Chris Whittle, Chairman and CEO of Whittle School and Studios also argued that school should be a global institution. “A school is a place students learn, but they learn from the environment as much as the curriculum…where they are globally connected, and students are exposed constantly to lessons,” Whittle explains. “A well-constructed system of schools can do things that a single school cannot.”
That’s evident in the work being done at Academica, where across a large system of schools technology became a powerful tool for teachers, not a replacement.
Managing Director of Academica Virtual Education Antonio Roca described the school network’s approach. “We found ourselves with 200 brick-and-mortar schools in the Fall and wondered how we were going to open those and respect parents’ wishes on returning or not. We built something new – ‘the classroom of the future’ – and have installed auto-tracking cameras and large flat-screen TVs that allow teachers to simultaneously teach students remote and live. We think that this is where the future is – combining the two modalities and making it seamless so that students don’t have to miss another day due to covid or traveling – a student can watch their live class, engage, and interact from anywhere with both the teachers and their peers,”
And Academica’s Dual Diploma Program is helping open up endless possibilities to attain knowledge for students across the globe, connecting over 12,000 students from 11 countries with new career opportunities. Program director Richard Collins likened today’s advancements in technology to an important lesson from a famous art critic nearly 100 years ago who noted that just because art was getting printed into books did not mean people were going to stop going to Florence and Milan and Paris to see art.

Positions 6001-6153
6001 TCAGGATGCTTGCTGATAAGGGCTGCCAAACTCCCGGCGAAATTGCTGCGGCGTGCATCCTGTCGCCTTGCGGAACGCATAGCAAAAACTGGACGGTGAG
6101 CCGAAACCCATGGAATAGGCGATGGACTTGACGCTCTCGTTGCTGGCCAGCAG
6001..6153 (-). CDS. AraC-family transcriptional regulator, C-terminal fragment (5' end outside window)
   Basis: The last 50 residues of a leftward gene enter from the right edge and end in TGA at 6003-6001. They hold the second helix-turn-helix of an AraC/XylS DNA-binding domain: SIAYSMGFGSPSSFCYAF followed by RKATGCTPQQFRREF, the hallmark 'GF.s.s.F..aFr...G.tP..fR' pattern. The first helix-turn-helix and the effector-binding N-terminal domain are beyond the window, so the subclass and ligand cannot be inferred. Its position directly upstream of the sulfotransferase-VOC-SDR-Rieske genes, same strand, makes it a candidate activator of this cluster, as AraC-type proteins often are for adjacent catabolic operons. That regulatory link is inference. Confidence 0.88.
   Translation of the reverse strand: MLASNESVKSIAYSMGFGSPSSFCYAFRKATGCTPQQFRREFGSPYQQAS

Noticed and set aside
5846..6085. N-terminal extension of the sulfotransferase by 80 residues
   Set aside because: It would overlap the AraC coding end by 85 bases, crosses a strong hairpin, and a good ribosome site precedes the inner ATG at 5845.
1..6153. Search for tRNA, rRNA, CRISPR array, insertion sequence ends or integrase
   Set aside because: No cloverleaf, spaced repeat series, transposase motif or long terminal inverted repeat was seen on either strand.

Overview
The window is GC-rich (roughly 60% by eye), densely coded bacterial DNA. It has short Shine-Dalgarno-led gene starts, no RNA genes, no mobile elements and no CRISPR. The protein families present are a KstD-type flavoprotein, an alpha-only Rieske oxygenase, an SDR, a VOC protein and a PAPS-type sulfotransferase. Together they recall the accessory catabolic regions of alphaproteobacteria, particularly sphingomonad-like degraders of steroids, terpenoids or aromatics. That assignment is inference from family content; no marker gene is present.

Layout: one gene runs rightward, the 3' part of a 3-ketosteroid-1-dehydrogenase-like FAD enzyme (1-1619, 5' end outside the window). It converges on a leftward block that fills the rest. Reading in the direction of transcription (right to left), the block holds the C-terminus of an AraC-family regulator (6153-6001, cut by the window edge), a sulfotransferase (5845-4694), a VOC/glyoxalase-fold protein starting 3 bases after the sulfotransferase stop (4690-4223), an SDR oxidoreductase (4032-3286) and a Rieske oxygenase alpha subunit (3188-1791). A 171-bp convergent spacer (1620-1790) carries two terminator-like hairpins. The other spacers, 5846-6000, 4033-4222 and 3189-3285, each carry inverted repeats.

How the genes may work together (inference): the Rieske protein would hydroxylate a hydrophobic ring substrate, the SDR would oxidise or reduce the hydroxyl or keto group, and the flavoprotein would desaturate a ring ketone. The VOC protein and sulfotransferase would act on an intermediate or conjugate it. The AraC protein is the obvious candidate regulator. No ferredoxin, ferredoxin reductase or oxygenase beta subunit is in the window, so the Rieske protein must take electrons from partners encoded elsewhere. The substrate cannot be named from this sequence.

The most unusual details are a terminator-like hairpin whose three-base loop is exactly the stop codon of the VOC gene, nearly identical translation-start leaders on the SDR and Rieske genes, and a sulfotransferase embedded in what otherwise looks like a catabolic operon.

“That reproduction was supposed to stimulate people to go and see it and learn about it before they go and see it,” Richard says. “We are finding out today how to use our digital tools, which are here to stay, and make it work within a system that has been in the planning, and in the making for centuries.” The innovation of being able to take courses from two countries simultaneously and aligning requirements for credit that allows a dual diploma opens up global pathways that would never before have been possible, without leaving your computer.
Making it possible for exceptional writing instruction to occur, Jamey Heit, Co-Founder and CEO of Ecree, Inc. found that “even before Covid-19, the way the US was teaching [writing] wasn’t working.” The power of technology to help improve access to best in class instruction is no longer tied to a single place. “The reality is that the way the US has been teaching every subject has not worked for the majority of students.” Employers say that effective writing is the foundation for great communication skills. Ecree’s work spurred a discussion among attendees about how access to strong writing support and coaching can and should be global.
It’s about “how do you give people equal opportunity to participate in the future?” says the visionary founder of GSV, Michael Moe. When things aren’t working and there are so many disparities, it causes cynicism and distrust. “ The fundamental issue is access to quality education,” but it’s not ubiquitous. So “people are angry and believe the system is rigged and they’re right,” Moe says. We must lift barriers to the future. Said Zanichelli Venture’s Enrico Poli on site in Italy, “We need to give our students trust in the future and in our education system” across the world.
Enabling educators and workforce leaders to lower the barriers to advancement across oceans and irregardless of today’s physical challenges, the gathering produced renewed hope and resolve in massive global coordination to educate and train future generations for future unforeseen obstacles. Being “in” Italy physically and virtually was just the motivation people needed to renew, precisely the definition of renaissance.